Several other types of devices have been proposed for tunable liquid crystal lens. U.S. Pat. No. 4,907,860 to Noble and U.S. Pat. No. 5,299,289 to Omae et al.; U.S. Pat. No. 5,764,317 to Sadovnik et al.; U.S. Pat. No. 6,061,107 to Yang et al. and U.S. Pat. No. 6,072,107 to Komura each describe conventional homogeneous liquid crystal droplets for use as a display panel and not as a tunable lens. U.S. Pat. Nos. 6,184,954 and 6,246,456 and application 2001/0017675 to Inoue et al. describe other devices having homogenous liquid crystal droplets with no teaching for gradient distribution.
U.S. Pat. No. 6,221,443 to Kubota describes liquid crystal displays having droplets of substantially similar shapes and sizes, that are also not selected to be inhomogeneous. U.S. Pat. No. 6,218,679 to Takahara et al. describes homogeneous liquid crystal droplets that are much smaller than the wavelength of the incident light, and therefore do not scatter light and are transparent to visible light.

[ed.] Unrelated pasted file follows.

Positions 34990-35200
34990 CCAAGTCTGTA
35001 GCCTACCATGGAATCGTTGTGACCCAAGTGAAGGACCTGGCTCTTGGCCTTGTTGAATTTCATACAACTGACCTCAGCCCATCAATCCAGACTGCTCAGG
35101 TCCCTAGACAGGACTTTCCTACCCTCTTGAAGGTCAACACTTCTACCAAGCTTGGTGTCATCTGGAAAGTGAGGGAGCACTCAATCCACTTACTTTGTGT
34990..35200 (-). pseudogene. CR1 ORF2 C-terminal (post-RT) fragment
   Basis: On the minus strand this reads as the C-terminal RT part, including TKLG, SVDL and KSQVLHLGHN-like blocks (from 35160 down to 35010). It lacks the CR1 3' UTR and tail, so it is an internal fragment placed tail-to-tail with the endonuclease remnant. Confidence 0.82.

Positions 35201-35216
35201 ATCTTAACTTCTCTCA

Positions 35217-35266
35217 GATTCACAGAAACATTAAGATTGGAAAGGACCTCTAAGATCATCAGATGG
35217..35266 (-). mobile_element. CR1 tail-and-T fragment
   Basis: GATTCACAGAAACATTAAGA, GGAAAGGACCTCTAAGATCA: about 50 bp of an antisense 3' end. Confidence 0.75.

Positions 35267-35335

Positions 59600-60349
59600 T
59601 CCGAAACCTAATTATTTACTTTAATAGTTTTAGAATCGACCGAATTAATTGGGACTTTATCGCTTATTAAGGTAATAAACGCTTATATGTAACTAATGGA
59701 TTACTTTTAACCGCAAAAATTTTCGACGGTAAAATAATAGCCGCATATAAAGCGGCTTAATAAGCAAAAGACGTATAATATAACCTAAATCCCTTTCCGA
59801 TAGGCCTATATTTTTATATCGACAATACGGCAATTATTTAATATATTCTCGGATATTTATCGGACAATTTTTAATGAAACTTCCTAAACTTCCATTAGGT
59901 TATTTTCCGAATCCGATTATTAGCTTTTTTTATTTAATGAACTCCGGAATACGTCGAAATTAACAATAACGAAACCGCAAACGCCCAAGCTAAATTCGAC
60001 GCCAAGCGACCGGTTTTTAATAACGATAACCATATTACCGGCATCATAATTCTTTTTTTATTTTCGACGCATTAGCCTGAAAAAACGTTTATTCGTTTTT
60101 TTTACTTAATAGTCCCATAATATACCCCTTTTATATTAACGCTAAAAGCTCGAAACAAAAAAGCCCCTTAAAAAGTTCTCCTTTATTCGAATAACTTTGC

U.S. Pat. No. 6,215,535 to Nakajima et al. describes systems using liquid crystal droplets with distorted shapes, which result in scattering light and not focusing, diffracting nor deflecting light as needed with a lens.
U.S. Pat. No. 6,331,881 to Hatano et al. describes the fabrication method of a composite layer, including a resin and a cholesteric liquid crystal material. The resin wall takes the form of pillars or columns. Cholesteric liquid crystal reflects wavelength in the visible range. The formed structure is very different from the inhomogeneous nano-scaled PDLC droplets.
A primary objective of the invention is to provide a gradient-index liquid crystal lens with a tunable focal length.
A secondary objective of the invention is to provide tunable electronic lenses and prisms having inhomogeneous nano-scale polymer-dispersed liquid crystal (PDLC) droplets for use as broadband devices, in which wavelength is greater than droplet sizes.
A third objective of the invention is to provide tunable electronic lenses and prisms having inhomogeneous nano-scale polymer-dispersed liquid crystal (PDLC) droplets, which operate independent of incident light polarization.
A fourth objective of the invention is to provide tunable electronic lenses and prisms having inhomogeneous nano-scale polymer-dispersed liquid crystal (PDLC) droplets, which can be formed from simple fabrication processes.
A fifth objective of the invention is to provide tunable electronic lenses and prisms having inhomogeneous nano-scale polymer-dispersed liquid crystal (PDLC) droplets, which can be used as positive lens.